Now after the muffins are depanned, they are conveyed to the packaging areas, where two robotic pick-and-place machines are located. Adept’s integrated vision system locates each muffin on the line. Three muffins at a time are picked by a robot and placed into plastic trays. The plastic trays travel on a conveyor alongside the muffin conveyor for a smooth operation. The robots’ movements are so gentle the muffins are not damaged. This system is designed to handle up to 180 muffins per minute.
Picking and packing potato chip multi-packs
Walkers, Leicester, England, a division of Frito-Lay, is Britain’s favorite potato crisp brand and the country’s largest crisp manufacturer. (Potato chips are called “crisps” in the U.K.) Walkers employs more than 4,000 people in 15 locations. The company says that 11 million people eat a Walkers’s product every day. One of the operations at the flagship Leicester plant is the crisp multi-pack packing line. The plant features four Schubert Packaging Systems (www.schubertpackaging.com) TLM-44 picker lines, each of which can place up to three different varieties of crisp packs in any chosen combination directly into the in-feed chain of the horizontal flow-wrap machines.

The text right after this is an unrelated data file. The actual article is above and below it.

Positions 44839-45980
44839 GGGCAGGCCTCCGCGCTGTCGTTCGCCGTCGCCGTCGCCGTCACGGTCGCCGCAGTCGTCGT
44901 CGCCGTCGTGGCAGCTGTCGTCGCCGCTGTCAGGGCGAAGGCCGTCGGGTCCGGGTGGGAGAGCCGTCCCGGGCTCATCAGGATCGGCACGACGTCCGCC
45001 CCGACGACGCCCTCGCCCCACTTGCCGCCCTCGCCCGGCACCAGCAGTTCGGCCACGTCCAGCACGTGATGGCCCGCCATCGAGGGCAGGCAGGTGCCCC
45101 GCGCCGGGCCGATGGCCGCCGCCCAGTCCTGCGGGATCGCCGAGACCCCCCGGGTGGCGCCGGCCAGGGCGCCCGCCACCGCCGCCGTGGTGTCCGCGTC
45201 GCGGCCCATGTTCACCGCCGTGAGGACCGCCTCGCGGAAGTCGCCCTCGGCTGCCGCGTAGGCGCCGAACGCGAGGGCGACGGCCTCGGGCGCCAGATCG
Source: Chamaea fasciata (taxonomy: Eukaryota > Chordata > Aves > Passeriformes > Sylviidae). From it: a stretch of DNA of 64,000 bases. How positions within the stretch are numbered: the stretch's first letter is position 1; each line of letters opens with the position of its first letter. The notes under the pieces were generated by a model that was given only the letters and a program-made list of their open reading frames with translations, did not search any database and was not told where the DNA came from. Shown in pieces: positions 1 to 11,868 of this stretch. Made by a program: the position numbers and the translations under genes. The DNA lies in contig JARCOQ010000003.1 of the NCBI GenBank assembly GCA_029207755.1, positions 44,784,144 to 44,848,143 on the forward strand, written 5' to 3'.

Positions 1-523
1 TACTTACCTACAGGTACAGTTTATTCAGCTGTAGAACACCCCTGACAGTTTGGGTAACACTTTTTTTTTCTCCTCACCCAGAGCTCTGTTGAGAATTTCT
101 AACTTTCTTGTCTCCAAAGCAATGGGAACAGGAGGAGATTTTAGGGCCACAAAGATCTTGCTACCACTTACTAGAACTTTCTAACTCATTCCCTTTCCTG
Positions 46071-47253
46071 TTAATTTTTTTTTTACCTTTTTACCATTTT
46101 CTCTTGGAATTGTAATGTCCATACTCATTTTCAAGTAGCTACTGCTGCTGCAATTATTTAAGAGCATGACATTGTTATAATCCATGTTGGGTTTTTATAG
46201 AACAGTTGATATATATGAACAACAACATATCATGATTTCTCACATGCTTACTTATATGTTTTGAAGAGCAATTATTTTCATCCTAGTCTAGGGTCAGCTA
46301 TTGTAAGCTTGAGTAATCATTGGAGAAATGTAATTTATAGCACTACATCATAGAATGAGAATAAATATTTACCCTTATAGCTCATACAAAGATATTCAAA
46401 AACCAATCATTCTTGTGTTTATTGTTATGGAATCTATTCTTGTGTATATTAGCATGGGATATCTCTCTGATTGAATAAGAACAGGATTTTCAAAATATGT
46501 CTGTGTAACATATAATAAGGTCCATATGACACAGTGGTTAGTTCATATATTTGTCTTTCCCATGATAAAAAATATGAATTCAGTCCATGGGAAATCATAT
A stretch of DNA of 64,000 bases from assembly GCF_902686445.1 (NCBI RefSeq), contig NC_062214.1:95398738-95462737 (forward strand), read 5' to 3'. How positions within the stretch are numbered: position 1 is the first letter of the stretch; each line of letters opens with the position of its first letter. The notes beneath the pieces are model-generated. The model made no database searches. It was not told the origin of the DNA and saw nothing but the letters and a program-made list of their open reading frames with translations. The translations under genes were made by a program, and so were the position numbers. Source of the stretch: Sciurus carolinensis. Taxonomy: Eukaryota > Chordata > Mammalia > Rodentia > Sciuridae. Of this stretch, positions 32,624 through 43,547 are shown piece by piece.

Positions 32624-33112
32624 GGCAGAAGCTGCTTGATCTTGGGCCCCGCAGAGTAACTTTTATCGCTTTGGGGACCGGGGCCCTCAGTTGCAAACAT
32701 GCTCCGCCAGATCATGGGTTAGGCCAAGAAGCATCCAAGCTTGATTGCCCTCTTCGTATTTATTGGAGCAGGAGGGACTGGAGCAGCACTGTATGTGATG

On each of the four lines, 480 bags/min. are fed from hoppers via six separating systems (80 bags per system). Controlled by optical detection systems, the three robot stations with a total of six arms place the bags in front of the in-feed chain carriers. Unidentified or incorrectly positioned bags are returned to the hopper. The line is configured to run a range of pack sizes and can be reset within minutes, Schubert says. The maximum chain speed of the flow pack machine is 1.3’/sec, which translates to 40 six-bag multi-packs/min on each of the four machines.
Mark Grover, who directs potato chip operations at the plant, was quoted in a European trade magazine as saying, “We focus on cost-cutting every day. The payback period has to be right, because our return on investment target is very high and it is essential that every new investment reaches this target.” Schubert reports that the plant has increased its investment in robotic systems and now has a total of seven TLM-44 picker lines.